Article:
Daley: I think it could have been absolutely averted, yes. I would take the story back a little bit further. It was in 2011 when Michigan’s Republican-controlled legislature dramatically expanded the state’s power to take over financially struggling municipalities and place them under control of a state-appointed emergency manager. Angry voters in Michigan toppled this law in a November 2012 ballot initiative. People organized and opposed it. They concluded that it gave the state too much power to usurp local control, to run roughshod over local officials, to undermine existing union contracts and pension deals. But one month later, Michigan’s lawmakers ignored the public. They reinstated the emergency manager program, and this time they went ahead and added a provision that ensured it could not be overturned by the people again. In the 2012 election in Michigan, Democratic candidates won 54.7% of the state House vote, Republicans held the majority in the state House after that anyway, 59 to 51. And so when the public in Flint, when citizens complained that their water wasn’t drinkable, that their kids were getting sick, when they complained, nobody listened because nobody had to listen.

Brancaccio: Gerrymandering, we often think of it as like a civics lesson, but it’s also about, “Can you drink the water?” Now, your most recent book is a lot less dire, I would say, than the one before the newest, “Unrigged: How Americans Are Battling Back to Save Democracy.” Where do you get your optimism on this? Has it something to do where you change the voting system so politicians no longer pick the voters, as has been said, and instead, it’s voters picking politicians again? How do you get there?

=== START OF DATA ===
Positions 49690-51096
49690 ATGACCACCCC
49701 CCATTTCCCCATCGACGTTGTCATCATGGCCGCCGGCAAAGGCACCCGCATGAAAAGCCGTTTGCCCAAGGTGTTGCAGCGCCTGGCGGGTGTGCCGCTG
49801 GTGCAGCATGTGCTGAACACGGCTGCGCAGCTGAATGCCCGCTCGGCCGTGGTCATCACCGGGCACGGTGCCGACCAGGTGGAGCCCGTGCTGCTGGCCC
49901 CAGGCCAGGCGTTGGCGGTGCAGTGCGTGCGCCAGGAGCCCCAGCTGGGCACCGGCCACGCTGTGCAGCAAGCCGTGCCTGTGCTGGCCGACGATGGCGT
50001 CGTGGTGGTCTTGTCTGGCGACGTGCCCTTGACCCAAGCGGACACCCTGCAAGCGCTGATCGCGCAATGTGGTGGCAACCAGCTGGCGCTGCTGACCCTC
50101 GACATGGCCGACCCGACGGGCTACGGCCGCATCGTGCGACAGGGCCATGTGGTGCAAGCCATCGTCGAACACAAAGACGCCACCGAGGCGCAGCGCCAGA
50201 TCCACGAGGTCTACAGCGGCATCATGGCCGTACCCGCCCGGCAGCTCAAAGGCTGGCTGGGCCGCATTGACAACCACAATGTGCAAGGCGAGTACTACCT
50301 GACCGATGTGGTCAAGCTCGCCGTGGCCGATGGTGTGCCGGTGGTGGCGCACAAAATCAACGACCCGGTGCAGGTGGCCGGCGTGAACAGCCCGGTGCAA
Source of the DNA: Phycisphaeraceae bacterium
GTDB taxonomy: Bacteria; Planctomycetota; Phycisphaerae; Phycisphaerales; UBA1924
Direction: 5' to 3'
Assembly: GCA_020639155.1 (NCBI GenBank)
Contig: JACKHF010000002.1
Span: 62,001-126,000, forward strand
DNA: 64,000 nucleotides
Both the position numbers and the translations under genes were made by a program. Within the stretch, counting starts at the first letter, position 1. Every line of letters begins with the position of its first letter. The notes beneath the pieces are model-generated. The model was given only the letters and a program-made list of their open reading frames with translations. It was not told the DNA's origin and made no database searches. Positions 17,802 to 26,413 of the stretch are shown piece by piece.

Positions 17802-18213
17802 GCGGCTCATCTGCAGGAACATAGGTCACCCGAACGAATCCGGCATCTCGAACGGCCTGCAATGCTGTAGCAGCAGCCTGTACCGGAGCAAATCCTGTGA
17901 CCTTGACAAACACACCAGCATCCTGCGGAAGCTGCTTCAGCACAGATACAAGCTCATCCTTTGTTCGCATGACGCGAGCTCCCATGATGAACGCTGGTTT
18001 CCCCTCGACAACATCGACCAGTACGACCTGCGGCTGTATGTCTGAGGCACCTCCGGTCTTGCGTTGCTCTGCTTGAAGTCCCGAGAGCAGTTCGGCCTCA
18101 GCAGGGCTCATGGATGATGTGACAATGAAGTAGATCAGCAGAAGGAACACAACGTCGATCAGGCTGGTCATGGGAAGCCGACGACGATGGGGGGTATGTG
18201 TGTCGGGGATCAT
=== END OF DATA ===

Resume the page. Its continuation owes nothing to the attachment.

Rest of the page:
Daley: We have just gone through another cycle of redistricting. It follows the census. So the ’22 elections this fall will be the first for Congress and state legislatures held on these maps. In many ways, these maps have been an extreme partisan, a bloodbath. You’re going to see the fewest number of competitive seats for Congress than we’ve had for some time. You’ve got a lot of state legislatures around the country that have been locked in, either extraordinarily blue or extraordinarily red. But voters are pushing back and fighting back. And one place you can really see this is in Michigan, where voters in 2018 came together Democrats, Republicans, independents and more than 60% of them amended the state constitution in order to take redistricting out of the hands of partisan politicians, and they put it in the hands of an independent commission made up of members of the public. And the lines that that commission drew late last year and early this year have been heralded by nonpartisan groups everywhere. And it seems really clear that in Michigan, for the first time in decades, the party that wins the most votes is actually going to win the most seats in the state legislature. That’s the way democracy is supposed to work. That’s the way our elections are supposed to work. And in Michigan, voters did not give up when confronted with a legislature that wanted to lock itself in power. They stood up, they fought back and they won.